When you want to direct someone to a piece of information on the Web, what do you do? The answer is easy. Give them the URL, right? When you create a link or pass along a link, getting to the website is easy.
What if the website has quite a few pages? You could give the other person the URL for the site and provide instructions as to what links to click from there. An easier way would be to give the URL to the specific page on the website.
Let’s take the logic a step further. When you need to direct someone to a specific paragraph on the page, how do you do it? Up until now, you could say something like, “Go to this URL and scroll down about halfway. Look for a section that starts with these words…”
Well, things have just gotten easier. You have the ability to create a URL that takes people to a specific spot on a webpage.
Let me give you an example. In a post called “How to Easily Export Kindle Notes to Evernote,” I mentioned all your Kindle notes for all your books can be accessed by going to one URL? Did you even know there was such as link? You could go to that post and start reading through it to look for that specific point.
Instead, I used the technique you’ll learn in this post to go straight to that spot in the blog post. Did you click the link? It went to the post, scrolled to the specific spot in the post, and highlighted the text I wanted you to see.
Here’s how to create a link…
On Google Chrome, go to a webpage. Highlight a section, or a paragraph, or even a single sentence. Right-click and choose “Copy link to highlight.” Chrome creates and copies a URL. Why not give that a try as you read this article?
Open a new browser tab and paste that URL. See what happened? Not only did you wind up on the correct page, but the page just scrolled to the section you selected. Plus, you see that section highlighted. How cool is that?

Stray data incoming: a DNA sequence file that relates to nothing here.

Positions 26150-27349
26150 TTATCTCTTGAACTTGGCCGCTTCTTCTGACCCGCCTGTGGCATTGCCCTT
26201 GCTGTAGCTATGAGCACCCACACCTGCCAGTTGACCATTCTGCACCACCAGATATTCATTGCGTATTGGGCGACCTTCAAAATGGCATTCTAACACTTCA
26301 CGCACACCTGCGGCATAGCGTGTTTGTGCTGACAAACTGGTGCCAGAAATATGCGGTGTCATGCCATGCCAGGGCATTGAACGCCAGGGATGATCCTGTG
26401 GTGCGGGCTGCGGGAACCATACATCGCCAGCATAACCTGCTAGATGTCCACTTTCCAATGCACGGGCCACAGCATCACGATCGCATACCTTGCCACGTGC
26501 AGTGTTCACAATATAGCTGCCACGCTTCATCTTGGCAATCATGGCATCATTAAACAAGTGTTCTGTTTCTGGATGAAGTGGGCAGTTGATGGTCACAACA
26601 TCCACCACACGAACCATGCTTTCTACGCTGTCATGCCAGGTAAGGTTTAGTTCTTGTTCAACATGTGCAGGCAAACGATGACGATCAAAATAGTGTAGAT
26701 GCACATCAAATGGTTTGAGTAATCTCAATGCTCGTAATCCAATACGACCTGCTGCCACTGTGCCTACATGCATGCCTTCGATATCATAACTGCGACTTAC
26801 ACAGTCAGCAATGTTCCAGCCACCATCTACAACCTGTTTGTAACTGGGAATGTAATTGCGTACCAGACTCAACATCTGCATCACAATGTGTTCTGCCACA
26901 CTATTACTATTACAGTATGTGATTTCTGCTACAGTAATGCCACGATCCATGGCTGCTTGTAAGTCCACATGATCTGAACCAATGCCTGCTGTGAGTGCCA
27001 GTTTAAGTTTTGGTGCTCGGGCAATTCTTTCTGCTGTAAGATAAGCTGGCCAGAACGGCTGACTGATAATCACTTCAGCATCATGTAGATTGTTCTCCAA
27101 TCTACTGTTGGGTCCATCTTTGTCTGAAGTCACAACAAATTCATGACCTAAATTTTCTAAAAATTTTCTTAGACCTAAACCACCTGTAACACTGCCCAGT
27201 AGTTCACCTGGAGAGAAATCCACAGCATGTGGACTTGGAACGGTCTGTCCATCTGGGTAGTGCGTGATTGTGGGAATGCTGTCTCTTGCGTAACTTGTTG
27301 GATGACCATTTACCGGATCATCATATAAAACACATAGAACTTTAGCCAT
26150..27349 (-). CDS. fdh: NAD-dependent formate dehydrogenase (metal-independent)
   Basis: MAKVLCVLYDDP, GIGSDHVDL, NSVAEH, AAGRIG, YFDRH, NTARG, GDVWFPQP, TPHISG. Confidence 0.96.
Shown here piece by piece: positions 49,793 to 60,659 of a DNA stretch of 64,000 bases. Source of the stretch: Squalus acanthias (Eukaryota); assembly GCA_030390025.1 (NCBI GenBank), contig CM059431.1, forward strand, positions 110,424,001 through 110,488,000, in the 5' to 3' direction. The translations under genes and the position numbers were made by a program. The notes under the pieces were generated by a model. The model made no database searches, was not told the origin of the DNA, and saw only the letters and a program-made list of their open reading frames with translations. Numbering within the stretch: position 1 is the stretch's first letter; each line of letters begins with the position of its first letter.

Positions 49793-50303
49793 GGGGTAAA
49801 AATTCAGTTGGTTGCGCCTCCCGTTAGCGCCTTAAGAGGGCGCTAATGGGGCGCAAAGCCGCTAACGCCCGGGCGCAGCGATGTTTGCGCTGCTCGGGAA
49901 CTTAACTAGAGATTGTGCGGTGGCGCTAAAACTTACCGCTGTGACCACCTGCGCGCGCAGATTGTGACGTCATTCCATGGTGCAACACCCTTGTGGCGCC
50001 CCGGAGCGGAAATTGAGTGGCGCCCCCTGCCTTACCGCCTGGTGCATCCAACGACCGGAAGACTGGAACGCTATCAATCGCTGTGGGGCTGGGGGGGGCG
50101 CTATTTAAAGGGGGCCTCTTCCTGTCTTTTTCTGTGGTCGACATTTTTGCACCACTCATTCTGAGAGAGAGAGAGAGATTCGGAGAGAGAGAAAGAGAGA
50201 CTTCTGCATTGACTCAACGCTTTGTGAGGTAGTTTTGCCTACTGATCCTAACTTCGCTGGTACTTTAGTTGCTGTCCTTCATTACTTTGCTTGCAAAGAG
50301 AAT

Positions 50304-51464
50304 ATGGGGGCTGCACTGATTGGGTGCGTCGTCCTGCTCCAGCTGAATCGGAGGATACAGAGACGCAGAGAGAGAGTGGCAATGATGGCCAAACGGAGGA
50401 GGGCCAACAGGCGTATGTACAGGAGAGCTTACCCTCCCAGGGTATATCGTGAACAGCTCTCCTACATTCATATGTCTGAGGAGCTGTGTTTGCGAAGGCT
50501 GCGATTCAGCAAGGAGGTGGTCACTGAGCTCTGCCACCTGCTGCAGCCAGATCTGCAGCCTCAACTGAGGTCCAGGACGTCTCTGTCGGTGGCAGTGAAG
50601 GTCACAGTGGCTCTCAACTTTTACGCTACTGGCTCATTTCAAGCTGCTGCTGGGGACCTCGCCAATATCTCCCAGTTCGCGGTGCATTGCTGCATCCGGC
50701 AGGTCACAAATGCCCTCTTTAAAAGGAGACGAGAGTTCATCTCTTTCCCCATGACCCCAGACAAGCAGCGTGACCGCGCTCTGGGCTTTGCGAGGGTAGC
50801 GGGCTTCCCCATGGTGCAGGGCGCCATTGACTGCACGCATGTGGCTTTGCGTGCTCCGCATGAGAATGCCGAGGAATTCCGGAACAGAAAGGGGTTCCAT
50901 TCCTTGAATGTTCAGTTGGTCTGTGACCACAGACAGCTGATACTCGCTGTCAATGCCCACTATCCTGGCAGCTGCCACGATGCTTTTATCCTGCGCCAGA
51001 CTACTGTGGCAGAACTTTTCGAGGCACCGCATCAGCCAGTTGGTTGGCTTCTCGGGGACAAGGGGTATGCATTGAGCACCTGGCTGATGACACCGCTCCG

Send the link you created to someone else. Paste it in an email. Put it in a social media post. Send it any way you like. When someone else clicks the link, they land on the specific spot on the page you selected.
What are the practical applications?
When you want to direct people to a specific point in a page, now you know how to create a URL that will do it. When you have a question about something you see on a webpage, create a link to that spot and include it as you ask your question.
Look at questions you receive in your own professional practice. As an example, how many times does someone ask a question covered in detail somewhere on your website? The next time that happens, take five seconds to scroll to the spot where that section is answered, highlight it, right-click and choose “Copy link to highlight.” Paste the resulting URL into an email and send it to the person. You’ve just saved time for both of you.
In our modern-day world, information is plentiful. Being able to put our hands on that information quickly is the enduring challenge. This little technique, creating a URL to a specific spot on the page makes the job easier.
Can you think of an example of how you need to create a link to some specific part of a webpage today? Take a second to practice this technique so that it can become of your workflow.
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Eric SnyderSeptember 21, 2021 2:36 pm
I don’t think this will work on Twitter. I just tried creating a link to your tweet on this topic – https://twitter.com/DrFrankBuck/status/1440346204349427718. No joy.